Grief, Racism, Uncategorized

High elopement risk

IMG_2880.JPGMy mother spent the better part of March of this year living on the geriatric psychiatry floor of a hospital near my home. To get into this wing, I had to pick up a phone, sign in and surrender my purse. Signs at the doors warned of “high elopement risk.”

Elopement: leaving a safe space.

My mother was the most ill patient in the psychiatry ward. She did not speak coherently, her only words short riffs of old phrases thrown together. She made no connections with her fellow patients and she never slept. My visits were spent in the common area of the wing. This space brought together a small crowd of regulars, folks whose faces became familiar to me. There was Mary, lucid enough to once say “I haven’t seen you here before,” but always disheveled and melancholy. I noticed an inscrutable woman who played cards without playing cards, deploying all the motions and none of the method of a card game. And then there was Ethel, loud and urgent, yelping “Heeeelp!” but sometimes losing interest before anyone came to her aid. She was my favorite, full of drama in a pink nightgown.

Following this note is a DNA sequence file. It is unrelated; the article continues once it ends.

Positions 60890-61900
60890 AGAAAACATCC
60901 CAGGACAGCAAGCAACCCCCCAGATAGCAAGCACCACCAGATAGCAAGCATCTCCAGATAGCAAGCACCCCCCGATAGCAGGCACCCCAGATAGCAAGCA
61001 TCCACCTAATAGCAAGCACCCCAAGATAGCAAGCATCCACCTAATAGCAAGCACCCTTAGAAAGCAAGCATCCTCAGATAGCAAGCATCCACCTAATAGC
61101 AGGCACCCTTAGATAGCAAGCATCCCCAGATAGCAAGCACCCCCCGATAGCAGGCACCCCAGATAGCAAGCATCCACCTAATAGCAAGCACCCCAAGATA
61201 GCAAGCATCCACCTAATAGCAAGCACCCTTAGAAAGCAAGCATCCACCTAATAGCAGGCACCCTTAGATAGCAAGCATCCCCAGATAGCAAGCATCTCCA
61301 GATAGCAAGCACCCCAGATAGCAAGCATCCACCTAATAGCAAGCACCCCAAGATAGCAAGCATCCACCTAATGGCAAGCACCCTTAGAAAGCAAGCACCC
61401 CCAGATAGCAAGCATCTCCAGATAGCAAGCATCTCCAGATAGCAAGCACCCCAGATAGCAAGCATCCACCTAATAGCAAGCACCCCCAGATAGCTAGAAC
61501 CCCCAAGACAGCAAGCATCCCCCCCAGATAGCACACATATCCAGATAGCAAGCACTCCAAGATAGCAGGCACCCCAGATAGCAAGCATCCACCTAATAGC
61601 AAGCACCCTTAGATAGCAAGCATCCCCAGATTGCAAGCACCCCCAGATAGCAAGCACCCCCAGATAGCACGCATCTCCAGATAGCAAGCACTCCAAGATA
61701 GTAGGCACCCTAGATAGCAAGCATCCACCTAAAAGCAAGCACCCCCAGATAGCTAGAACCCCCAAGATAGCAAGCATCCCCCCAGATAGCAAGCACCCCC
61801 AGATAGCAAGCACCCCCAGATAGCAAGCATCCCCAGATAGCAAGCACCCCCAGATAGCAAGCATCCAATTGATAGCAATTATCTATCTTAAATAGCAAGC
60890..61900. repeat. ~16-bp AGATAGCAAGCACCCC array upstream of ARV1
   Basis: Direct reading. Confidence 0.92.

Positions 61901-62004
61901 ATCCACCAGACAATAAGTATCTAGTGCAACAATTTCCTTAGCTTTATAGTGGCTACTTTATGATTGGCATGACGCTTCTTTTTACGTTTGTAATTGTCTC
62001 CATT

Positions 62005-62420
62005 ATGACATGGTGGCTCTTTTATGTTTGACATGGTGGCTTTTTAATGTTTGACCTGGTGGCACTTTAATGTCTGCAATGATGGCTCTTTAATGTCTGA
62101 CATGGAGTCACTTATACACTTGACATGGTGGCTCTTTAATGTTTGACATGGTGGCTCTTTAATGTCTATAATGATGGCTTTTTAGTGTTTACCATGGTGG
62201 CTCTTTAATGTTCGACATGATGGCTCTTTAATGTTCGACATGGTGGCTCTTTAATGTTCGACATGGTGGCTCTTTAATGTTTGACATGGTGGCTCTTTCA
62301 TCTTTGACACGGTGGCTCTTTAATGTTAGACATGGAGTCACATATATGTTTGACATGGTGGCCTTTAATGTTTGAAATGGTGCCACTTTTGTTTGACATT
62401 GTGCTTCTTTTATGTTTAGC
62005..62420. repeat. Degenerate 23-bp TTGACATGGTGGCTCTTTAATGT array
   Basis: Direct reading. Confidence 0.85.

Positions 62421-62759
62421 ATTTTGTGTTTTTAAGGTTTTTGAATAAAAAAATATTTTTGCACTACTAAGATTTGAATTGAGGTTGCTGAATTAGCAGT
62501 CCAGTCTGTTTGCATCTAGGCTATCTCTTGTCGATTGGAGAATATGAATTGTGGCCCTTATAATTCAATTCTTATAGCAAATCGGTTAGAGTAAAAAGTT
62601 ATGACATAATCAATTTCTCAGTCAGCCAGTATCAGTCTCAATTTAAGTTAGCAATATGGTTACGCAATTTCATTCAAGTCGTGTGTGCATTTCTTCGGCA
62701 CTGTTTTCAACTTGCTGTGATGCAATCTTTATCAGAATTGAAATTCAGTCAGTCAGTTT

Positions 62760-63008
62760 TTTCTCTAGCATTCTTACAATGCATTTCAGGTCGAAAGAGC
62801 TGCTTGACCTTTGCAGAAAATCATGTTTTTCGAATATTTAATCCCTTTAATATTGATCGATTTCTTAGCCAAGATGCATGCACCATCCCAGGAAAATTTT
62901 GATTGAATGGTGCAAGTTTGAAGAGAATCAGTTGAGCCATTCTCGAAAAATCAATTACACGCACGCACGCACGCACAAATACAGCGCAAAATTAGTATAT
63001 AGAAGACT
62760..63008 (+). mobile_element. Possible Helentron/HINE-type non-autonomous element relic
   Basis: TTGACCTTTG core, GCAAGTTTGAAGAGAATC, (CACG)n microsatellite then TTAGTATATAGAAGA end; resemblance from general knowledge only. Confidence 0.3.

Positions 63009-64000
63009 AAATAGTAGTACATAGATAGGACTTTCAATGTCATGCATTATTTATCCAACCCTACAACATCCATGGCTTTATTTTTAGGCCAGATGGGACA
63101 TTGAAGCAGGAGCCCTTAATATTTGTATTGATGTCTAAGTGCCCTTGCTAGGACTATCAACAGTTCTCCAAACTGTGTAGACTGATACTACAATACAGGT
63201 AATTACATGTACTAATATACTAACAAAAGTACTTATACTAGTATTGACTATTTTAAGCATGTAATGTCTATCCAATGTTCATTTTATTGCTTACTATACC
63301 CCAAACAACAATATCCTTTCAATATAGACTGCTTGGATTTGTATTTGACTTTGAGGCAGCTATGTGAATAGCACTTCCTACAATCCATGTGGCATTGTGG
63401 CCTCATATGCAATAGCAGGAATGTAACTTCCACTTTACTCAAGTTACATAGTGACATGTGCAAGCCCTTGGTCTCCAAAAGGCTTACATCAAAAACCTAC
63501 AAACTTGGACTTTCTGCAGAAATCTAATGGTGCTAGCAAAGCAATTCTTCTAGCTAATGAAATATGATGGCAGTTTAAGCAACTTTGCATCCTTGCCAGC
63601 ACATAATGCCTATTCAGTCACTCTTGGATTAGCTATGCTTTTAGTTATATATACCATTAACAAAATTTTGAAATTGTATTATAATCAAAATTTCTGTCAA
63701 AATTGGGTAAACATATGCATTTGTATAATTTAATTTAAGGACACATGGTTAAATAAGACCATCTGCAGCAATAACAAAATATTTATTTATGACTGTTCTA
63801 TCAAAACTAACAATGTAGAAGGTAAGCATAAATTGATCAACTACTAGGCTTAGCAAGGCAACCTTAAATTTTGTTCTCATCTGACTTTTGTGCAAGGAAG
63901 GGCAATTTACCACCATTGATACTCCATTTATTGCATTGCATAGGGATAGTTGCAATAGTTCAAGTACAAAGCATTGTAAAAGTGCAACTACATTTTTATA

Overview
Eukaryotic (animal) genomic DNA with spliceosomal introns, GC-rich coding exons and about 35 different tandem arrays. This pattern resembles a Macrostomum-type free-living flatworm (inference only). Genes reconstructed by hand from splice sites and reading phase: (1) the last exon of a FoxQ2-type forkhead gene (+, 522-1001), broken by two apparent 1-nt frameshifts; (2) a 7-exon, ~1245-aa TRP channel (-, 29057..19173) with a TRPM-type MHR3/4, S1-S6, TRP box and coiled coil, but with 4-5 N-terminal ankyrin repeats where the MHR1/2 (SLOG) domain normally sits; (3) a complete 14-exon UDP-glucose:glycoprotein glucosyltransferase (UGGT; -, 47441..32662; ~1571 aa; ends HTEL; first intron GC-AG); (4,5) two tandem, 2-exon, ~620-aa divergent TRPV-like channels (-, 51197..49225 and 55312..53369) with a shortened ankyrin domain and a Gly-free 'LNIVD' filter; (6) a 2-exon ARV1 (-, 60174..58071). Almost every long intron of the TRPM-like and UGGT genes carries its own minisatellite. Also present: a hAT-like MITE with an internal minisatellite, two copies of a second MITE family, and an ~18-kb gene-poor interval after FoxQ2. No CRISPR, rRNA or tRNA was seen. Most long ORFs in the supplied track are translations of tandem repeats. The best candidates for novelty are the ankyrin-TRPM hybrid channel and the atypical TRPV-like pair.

It seemed like a tough gig, working behind those locked doors. Decisions requiring a certain nuance would arise in chronic rhythm. Ignore the latest wail from Ethel or go to her?

Elopement: leaving a safe space.

Among the staff members dressed in scrubs was a young African American man. He was a bright eyed twentysomething with a ready grin, his hair long and in dreadlocks. He was friendly, freely commenting to me about the newspaper I could no longer share meaningfully with my mom. He filled me in on her preceding hours, which generally consisted of my terminally ill mom refusing and struggling. He betrayed not a moment’s frustration with her. In fact, the two of them always managed it all, making it through my mom’s showers, her garment changes and her meals.